If we fast forward to 1997, we find Dream Theater again at odds with their label, fans and sound, following the micromanaged commercial disaster yet still musically interesting ‘Falling Into Infinity. With the fate of the band again at stake and a fresh plate to try and resurrect the monster that they had caught a glimpse of back in 1992, they went back to a story that began and formed the last piece of our puzzle on Image and Words. The resulting record, recorded in the same studio as this 1992 epic, was 1999’s Metropolis Part 2: Scenes From A Memory, a magnum opus that kicked off the golden age of Dream Theater and a stream of story-driven albums that wouldn’t end until Octavarium.
As a concept record, Scenes From A Memory sits above all others. It ties both thematic and musical motifs with pure ease, producing one of the most mysterious and exciting metal albums of all time. Musically, however, the entire album can be found in the furious riffs and mind-bending technicalities of its predecessor Metropolis Part 1: The Miracle & The Sleeper, which arrived in the middle section of Images and Words, dispelling any doubt to the band’s technical proficiency and conceptual creativity. Starting the story of love and murder that would be explored three albums later, Metropolis Part 2 begins with an instantly recognisable call-to-arms on the keys before descending into a thunderous march of pounding drums and soaring vocals.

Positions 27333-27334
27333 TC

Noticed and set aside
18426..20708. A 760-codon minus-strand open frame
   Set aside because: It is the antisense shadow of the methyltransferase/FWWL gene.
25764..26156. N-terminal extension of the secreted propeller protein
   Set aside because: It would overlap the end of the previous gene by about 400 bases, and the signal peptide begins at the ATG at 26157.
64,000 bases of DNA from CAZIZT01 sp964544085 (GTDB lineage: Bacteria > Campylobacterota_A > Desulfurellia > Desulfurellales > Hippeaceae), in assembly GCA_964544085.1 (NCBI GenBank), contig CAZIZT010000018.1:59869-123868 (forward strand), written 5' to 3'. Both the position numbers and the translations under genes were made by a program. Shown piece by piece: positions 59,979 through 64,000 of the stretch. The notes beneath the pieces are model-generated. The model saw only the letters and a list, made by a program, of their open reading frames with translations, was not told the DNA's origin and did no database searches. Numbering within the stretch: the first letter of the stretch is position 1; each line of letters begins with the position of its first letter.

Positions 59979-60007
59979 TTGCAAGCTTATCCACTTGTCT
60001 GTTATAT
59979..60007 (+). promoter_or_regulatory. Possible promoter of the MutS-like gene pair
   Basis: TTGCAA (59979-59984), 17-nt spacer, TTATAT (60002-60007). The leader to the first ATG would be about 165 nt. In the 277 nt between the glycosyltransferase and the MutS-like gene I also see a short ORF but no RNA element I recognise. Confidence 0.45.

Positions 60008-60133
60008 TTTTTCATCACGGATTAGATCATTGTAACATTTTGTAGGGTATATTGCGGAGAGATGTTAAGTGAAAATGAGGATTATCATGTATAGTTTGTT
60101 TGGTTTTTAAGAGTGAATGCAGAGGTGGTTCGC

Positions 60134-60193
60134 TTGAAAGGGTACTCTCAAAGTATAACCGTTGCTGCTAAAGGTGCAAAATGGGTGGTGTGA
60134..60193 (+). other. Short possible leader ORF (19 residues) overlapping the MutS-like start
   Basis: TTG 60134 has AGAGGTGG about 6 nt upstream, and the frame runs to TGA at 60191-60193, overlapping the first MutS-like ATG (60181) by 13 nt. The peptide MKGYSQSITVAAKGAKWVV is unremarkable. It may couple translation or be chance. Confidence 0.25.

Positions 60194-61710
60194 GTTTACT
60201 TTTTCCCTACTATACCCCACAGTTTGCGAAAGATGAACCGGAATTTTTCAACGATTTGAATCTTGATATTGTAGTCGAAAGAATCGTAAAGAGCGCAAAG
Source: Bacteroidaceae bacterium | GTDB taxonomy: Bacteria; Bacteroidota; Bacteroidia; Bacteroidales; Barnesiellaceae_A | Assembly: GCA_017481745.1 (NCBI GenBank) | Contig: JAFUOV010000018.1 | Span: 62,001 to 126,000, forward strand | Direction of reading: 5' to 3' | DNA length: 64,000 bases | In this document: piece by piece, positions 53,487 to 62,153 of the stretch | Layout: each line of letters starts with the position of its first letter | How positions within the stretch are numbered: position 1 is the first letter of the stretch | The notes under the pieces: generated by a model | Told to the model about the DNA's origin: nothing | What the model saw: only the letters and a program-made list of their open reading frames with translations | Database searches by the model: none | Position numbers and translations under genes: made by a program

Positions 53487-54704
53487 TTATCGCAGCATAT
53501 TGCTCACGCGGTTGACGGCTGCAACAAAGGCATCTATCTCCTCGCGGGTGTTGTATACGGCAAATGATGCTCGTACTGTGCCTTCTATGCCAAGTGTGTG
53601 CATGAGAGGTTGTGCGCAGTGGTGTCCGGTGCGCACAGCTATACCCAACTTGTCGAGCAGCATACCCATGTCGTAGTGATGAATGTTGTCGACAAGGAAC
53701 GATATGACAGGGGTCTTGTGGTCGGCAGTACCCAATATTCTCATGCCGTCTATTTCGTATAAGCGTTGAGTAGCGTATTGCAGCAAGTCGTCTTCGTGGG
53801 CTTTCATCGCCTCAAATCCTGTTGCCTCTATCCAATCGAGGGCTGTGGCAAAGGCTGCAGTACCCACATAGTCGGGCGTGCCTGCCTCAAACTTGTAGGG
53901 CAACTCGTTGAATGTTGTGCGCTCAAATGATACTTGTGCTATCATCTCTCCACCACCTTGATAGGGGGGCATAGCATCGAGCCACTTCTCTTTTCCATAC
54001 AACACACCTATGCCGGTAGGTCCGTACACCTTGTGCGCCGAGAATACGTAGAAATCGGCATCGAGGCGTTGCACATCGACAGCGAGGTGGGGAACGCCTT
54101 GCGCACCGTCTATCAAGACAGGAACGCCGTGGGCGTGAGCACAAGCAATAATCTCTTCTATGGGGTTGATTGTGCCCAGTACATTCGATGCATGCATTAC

As their career wore on there’d be countless other extended instrumental movements of mind-blowing technicality, notably in future cuts like The Glass Prison and This Dying Soul. However, Metropolis was the first time Dream Theater nailed it in a way that wasn’t tokenism, but rather a natural progression of their music itself. It was songwriting taken to the extreme, and it was fucking exciting. I myself would come home from high-school and play through all manner of progressive tunes on my old Pearl Forum drum kit, but it was Metropolis that I would always come back to, the uplifting melodies and bone-crushing instrumentation both inspiring and humbling me at my own craft. The song never seems to resolve in a way that gives closure, so it seems only fitting that the band should revisit it in such a grand sequel seven years later. Dream Theater were always brilliant, and Metropolis showed that in addition to being masterful musicians, they were real story-tellers too.